Magazine | November 17, 2014, Issue

Return of the Son of the Corporate Villain, Part III

A-listers Ben Affleck and Matt Damon recently announced that they would be pooling their talents to produce a new television drama for the Sci-Fi Network titled “Incorporated.” The series, a futuristic thriller set in a shadowy world where corporations are imbued with seemingly unlimited power, will focus on the courageous efforts of one man to beat the system.

If this premise sounds somewhat familiar, you might be thinking of another Damon project called “Elysium,” a sci-fi thriller set in the shadowy futuristic world of Los Angeles, where a corporation with seemingly unlimited powers produces an array of weapons and murderous robots in an effort to keep millions of potential consumers in a constant state of crippling poverty. Elysium is the story of one working stiff’s courageous efforts to beat the system.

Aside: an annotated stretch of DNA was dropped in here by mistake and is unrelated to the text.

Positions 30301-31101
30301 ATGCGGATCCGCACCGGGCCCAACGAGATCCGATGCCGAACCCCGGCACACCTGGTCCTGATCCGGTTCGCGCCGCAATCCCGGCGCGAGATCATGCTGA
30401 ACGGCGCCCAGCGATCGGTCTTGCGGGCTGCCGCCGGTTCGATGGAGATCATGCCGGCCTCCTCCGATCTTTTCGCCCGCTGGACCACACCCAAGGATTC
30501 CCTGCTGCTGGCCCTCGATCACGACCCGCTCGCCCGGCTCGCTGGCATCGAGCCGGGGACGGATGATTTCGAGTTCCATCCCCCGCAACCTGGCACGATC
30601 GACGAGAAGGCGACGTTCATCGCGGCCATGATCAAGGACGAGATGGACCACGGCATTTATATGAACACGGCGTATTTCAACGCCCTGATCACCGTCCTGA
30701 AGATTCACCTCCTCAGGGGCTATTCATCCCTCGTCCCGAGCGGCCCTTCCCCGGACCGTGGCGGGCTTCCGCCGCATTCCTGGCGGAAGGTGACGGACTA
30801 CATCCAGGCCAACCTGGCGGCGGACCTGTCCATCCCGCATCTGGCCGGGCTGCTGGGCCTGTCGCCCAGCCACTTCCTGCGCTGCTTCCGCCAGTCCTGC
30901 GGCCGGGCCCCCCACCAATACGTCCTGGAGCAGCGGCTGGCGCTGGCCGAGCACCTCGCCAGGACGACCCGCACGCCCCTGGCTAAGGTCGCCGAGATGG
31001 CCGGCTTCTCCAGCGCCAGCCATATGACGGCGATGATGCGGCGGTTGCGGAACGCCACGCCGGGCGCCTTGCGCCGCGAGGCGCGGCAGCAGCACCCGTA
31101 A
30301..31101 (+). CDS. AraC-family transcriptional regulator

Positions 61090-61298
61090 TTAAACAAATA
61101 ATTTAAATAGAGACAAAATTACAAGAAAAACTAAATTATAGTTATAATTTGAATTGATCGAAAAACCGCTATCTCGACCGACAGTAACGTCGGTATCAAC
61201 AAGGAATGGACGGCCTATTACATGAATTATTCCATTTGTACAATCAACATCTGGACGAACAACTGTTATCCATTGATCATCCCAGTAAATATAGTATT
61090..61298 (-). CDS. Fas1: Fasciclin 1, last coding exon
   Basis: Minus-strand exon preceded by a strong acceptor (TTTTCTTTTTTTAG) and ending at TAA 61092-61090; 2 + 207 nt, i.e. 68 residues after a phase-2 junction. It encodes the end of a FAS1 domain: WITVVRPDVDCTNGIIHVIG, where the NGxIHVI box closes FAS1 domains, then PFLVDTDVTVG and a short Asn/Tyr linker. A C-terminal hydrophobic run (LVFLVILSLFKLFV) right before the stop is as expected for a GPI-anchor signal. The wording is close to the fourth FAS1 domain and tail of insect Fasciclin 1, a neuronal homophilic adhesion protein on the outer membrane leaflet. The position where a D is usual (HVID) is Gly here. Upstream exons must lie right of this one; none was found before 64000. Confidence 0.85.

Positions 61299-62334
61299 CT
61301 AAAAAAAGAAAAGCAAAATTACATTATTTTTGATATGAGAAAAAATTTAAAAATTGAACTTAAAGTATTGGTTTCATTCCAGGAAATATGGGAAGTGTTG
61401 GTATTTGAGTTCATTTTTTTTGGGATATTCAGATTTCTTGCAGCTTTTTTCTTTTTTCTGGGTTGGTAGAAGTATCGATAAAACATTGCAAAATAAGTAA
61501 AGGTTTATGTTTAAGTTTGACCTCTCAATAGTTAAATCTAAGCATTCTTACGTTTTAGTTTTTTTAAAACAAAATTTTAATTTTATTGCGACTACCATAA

Then again, who knows, it’s also conceivable that you were anticipating the forthcoming Avatar sequels. The original blockbuster takes place on a mysterious planet where a corporation uses its seemingly unlimited power to abuse the indigenous population and strip-mine for a precious mineral named — preposterously enough — “unobtainium.” Avatar is the story of one paraplegic’s courageous fight to beat the system.

Let’s face it, there’s no end to fictional dystopian worlds that feature sinister plutocrats who are compelled to deal with do-gooders stubbornly fighting the system. Not in Hollywood, at least. Audiences don’t seem to mind these banal scripts very much, either. So fictional corporatism isn’t done with us yet. And critics will, no doubt, find Incorporated chilling, powerful, and plausible — because, if you haven’t heard already, America is dealing with a contemporary crisis of unfettered greed.

Everyone is apprehensive about amorphous entities like “Wall Street” or “Big Business” these days. Modern-day Willie Starks warn the nation that the Citizens United decision has freed corporations to purchase democracy outright, that Hobby Lobby will take over your reproductive rights under the cloak of religious freedom, and that oil-and-gas firms are methodically extinguishing Earth for the almighty dollar.